Here's how China's heavily-armed islands could wreak havoc in the South China Sea

If you were wondering about why China didn’t bother to show up to that hearing at the Hague on their South China Sea island claims — when their boycott of the process only made the adverse ruling a guarantee — well, now you know why.

China, like Cersei Lannister from “Game of Thrones,” had no intention of accepting the consequences for their failure to take part.

China's military installations in the South China Sea create a huge area that could possibly be turned into an air identification and defense zone. | CSIS ASIA MARITIME TRANSPARENCY INITIATIVE

China’s military installations in the South China Sea create a huge area that could possibly be turned into an air identification and defense zone. | CSIS ASIA MARITIME TRANSPARENCY INITIATIVE

According to reports from the Wall Street Journal and CBSNews.com, China has deployed weapons to at least seven of the artificial islands it has built in the South China Sea, despite a promise from Chinese president Xi Jingpin.

The report from the Asia Maritime Transparency Initiative noted that satellite photos showed various anti-aircraft weapons on the islands. These join the 10,000-foot airstrips on the islands, which have operated J-11 Flankers. Two such locations in the Spratly Islands are Mischief Reef and Fiery Cross Reef, located about 650 nautical miles from the northernmost point of Hainan Island.

China has landed airliners on those islands – and if you can land airliners, you can land other sorts of heavy aircraft, like tankers, airborne radars, and H-6 Badger bombers like the one used to assert China’s “nine-dash line.”

Fiery Cross Reef air base. This air base and others could help bolster China's aircraft carrier, the Liaonang. (Image taken from Google Earth)

Fiery Cross Reef air base. This air base and others could help bolster China’s aircraft carrier, the Liaonang. (Image taken from Google Earth)

In essence, China has turned these islands into unsinkable, albeit immobile, aircraft carriers. China’s J-15, for instance, has a combat radius of about 540 nautical miles, according to GlobalSecurity.org. By getting those unsinkable aircraft carriers, the J-15s (as well as J-11 and J-16 Flankers in the Chinese inventory) can now carry more weapons, and less fuel, and spend more time dogfighting their adversaries.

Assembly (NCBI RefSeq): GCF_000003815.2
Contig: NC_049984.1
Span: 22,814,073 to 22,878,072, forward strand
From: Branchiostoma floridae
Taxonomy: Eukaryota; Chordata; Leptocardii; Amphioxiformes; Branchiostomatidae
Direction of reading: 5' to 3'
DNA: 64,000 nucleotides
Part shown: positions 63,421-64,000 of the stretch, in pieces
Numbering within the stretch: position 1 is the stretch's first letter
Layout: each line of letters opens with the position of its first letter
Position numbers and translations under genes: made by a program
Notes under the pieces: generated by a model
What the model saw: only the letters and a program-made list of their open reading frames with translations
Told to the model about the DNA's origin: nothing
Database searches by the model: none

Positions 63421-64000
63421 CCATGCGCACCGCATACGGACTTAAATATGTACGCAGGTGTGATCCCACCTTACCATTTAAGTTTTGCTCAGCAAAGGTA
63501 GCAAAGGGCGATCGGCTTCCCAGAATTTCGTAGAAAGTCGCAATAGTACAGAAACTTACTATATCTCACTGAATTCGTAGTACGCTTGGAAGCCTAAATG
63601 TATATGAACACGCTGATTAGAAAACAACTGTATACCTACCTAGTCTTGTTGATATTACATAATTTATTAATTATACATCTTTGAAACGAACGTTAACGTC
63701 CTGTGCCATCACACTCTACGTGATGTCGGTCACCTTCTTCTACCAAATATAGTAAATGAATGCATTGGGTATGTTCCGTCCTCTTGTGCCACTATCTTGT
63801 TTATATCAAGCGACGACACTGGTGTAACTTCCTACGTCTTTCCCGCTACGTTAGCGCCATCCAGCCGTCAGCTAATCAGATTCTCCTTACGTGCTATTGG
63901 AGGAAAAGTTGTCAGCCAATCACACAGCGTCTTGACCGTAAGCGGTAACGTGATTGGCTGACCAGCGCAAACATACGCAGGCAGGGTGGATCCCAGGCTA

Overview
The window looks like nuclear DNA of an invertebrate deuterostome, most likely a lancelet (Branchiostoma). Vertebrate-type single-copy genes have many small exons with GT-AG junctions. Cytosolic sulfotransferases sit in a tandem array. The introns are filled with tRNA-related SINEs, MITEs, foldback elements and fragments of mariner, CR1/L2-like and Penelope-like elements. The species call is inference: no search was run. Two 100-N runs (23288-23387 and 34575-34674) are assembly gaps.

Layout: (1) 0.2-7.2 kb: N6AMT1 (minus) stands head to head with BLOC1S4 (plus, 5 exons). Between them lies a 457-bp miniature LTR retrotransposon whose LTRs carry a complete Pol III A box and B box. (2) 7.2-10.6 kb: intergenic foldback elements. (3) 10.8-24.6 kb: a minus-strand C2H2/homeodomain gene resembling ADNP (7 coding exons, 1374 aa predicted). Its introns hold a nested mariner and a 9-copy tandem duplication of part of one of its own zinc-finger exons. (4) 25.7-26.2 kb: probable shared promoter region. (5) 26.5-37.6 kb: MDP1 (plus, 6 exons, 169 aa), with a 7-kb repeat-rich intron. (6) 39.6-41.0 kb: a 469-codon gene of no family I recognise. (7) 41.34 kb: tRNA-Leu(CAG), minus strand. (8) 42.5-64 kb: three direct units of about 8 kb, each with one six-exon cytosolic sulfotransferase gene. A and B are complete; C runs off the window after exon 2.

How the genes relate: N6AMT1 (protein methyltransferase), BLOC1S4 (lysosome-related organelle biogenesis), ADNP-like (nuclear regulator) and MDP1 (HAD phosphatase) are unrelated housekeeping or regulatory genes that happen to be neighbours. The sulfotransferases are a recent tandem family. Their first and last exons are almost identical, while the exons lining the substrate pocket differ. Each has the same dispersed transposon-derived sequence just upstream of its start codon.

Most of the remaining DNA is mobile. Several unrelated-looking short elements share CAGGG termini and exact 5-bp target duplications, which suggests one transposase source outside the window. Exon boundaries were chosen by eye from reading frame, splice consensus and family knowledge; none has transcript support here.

When combined with China’s aircraft carrier Liaoning, these bases greatly increase the striking power of the Chinese in the region. The Liaoning, like its sister ship, the Russian Admiral Kuznetsov, has a very limited aircraft capacity (about 18 Su-33 Flankers or MiG-29K Fulcrums for the Russian carrier, and a similar number of J-15 Flankers for the Chinese ship).

That alone cannot stand up to a United States Navy aircraft carrier (carrying 36 F/A-18E/F Super Hornets and 10 F-35C Lightnings). The islands also provide alternate bases, to avoid those embarrassing splash landings that are common with the Kuznetsov.

Sukhoi Su-33 launching from the Admiral Kuznetsov in 2012. | Russian MoD Photo

Sukhoi Su-33 launching from the Admiral Kuznetsov in 2012. | Russian MoD Photo

However, these island bases, if each had a squadron of J-11, J-15 or J-16 Flankers, suddenly change the odds, especially if the Philippines refuse to host land-based fighters. Now, the Chinese could have a numerical advantage in the region against one carrier group, and inflict virtual attrition on the United States Navy.

The forward bases have caused concern from other countries, like the Philippines.

“It would mean that the Chinese are militarizing the area, which is not good,” the Philippine defense secretary told CBSNews.com.

The Philippines have been trying to modernize their forces, including with the recent purchase of a dozen KA-50 jets from South Korea, and the acquisition of second-hand Hamilton-class high-endurance cutters from the U.S. Coast Guard.

They still are badly out-classed by Chinese forces in the region.

The U.S. Navy has conducted freedom of navigation exercises in the South China Sea. In one of the recent operations, the USS John S. McCain (DDG 56) “conducted routine operations” while transiting the region, which is claimed by China. Navy surveillance and maritime patrol aircraft in the region had had a series of close calls with Chinese fighters, including an Aug. 2014 intercept where a J-11 came within 20 feet of a U.S. Navy P-8 Poseidon.

CAM RANH BAY, Vietnam (Oct. 2, 2016) - Sailors aboard the guided-missile destroyer USS John S. McCain (DDG 56) man the rails while pulling into Cam Ranh Bay, Vietnam, during a Naval Engagement Activity with the people of Vietnam, Oct. 2. In it’s seventh year, NEA Vietnam is designed to foster mutual understanding, build confidence in the maritime domain and strengthen relationships between the U.S. Navy, Vietnam People’s Navy and the local community. (U.S. Navy photo by Petty Officer 3rd Class Allen Michael McNair)

Sailors aboard the guided-missile destroyer USS John S. McCain (DDG 56) man the rails while pulling into Cam Ranh Bay, Vietnam, during a Naval Engagement Activity with the people of Vietnam, Oct. 2. (U.S. Navy photo by Petty Officer 3rd Class Allen Michael McNair)

Tensions with China increased when President-elect Donald Trump accepted a congratulatory phone call from Taiwanese president Tsai Ing-wen after winning the Nov. 8 presidential election. Trump had taken a tough line on trade with China during the campaign.

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